For some years now, we have often seen assertions from sections of the beer commentariat that one of the main causes of the decline of the pub trade in recent years has been the policies of the large tied pubcos. However, as I argued here, there really is very little substance in this. Yes, in many respects the pubcos have been less than ideal custodians of their estates, but the decline of pubs has been due to a lethal cocktail of social change and legislative restriction. Running them in a somewhat different manner would not, overall, have made much difference.

The British pub trade today comprises a wide variety of different ownership models, including large and small pubcos, managed pub chains, family brewers and independent operators. If the pubcos really did have a particularly negative influence, then surely the other sectors would be doing markedly better. But, in fact, as Pete Brown points out in this article, over the past ten years it has in fact been the major operators who have done much better than the independents.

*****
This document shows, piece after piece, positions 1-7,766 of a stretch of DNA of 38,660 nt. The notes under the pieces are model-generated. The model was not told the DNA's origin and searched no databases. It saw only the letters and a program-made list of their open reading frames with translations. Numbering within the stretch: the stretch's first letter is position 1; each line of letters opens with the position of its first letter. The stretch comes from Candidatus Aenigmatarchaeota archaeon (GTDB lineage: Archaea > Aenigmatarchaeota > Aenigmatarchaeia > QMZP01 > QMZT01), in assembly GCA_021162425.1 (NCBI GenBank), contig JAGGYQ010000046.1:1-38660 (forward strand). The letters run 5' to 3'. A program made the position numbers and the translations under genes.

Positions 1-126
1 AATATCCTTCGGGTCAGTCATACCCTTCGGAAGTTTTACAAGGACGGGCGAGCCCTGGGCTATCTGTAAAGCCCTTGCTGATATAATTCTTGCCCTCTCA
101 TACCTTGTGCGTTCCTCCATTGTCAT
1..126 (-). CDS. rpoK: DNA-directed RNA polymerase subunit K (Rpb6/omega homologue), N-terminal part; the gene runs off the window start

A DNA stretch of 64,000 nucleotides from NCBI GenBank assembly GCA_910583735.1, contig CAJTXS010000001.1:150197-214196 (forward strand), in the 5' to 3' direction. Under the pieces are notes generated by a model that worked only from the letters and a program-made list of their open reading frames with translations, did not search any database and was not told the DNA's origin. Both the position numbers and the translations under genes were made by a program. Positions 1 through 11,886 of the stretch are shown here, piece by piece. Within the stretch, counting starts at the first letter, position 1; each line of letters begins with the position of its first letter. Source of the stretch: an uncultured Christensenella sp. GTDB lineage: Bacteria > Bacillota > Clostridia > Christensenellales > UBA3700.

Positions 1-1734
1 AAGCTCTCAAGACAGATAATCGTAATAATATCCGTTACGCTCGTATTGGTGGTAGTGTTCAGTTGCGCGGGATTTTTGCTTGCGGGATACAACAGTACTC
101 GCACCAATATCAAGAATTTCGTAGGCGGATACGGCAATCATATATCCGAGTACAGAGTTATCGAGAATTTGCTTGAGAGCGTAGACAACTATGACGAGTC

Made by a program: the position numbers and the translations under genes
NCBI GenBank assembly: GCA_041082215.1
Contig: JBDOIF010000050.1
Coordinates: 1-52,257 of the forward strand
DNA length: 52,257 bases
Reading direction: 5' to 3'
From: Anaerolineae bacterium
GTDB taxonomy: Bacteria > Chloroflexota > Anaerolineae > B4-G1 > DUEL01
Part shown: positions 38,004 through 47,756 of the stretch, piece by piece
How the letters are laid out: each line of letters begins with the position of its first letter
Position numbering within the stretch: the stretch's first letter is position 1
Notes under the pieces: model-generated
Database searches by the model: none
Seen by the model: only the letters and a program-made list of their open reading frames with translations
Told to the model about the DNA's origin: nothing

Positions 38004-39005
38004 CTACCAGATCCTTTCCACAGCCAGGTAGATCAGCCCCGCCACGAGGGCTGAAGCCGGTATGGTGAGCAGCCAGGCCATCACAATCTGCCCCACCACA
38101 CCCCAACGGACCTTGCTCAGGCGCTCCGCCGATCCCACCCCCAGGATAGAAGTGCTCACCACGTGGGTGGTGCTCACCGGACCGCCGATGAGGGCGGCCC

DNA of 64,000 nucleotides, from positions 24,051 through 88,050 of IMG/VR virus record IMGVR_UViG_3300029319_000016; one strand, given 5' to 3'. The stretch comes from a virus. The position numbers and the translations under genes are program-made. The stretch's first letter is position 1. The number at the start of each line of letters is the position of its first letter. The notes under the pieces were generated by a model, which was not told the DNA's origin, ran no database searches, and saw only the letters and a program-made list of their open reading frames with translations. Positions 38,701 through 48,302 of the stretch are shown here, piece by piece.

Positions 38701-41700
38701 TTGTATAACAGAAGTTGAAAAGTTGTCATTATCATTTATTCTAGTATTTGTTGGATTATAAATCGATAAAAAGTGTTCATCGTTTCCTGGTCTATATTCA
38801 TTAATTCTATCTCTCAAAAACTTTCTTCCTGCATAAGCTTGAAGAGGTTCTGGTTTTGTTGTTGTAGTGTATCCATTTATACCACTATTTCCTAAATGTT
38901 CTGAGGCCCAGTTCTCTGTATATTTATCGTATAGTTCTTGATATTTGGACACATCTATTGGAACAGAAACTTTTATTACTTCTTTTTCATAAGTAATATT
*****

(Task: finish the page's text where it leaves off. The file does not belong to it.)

While everyone can point to examples of independently-run pubs that have prospered, there are plenty of others that have quietly fallen by the wayside, not to mention the huge numbers of pub disposals that nobody else has even sniffed at. Can anyone seriously argue that, under different ownership, all those beached-whale estate pubs and street-corner locals in run-down urban areas would have thrived? The reasons why one pub succeeds over another are completely different from those behind the wider decline of the trade as a whole.

The whole argument is just a convenient distraction from the true underlying issues. And it should always be remembered that, in the 1970s, the beer tie saved real ale in this country.

I also can’t help thinking that, in surveying the courses of pub decline over the past ten or so years, Pete as usual totally ignores the familiar elephant in the room...

Friday, 4 January 2019

Why can’t they just leave us alone?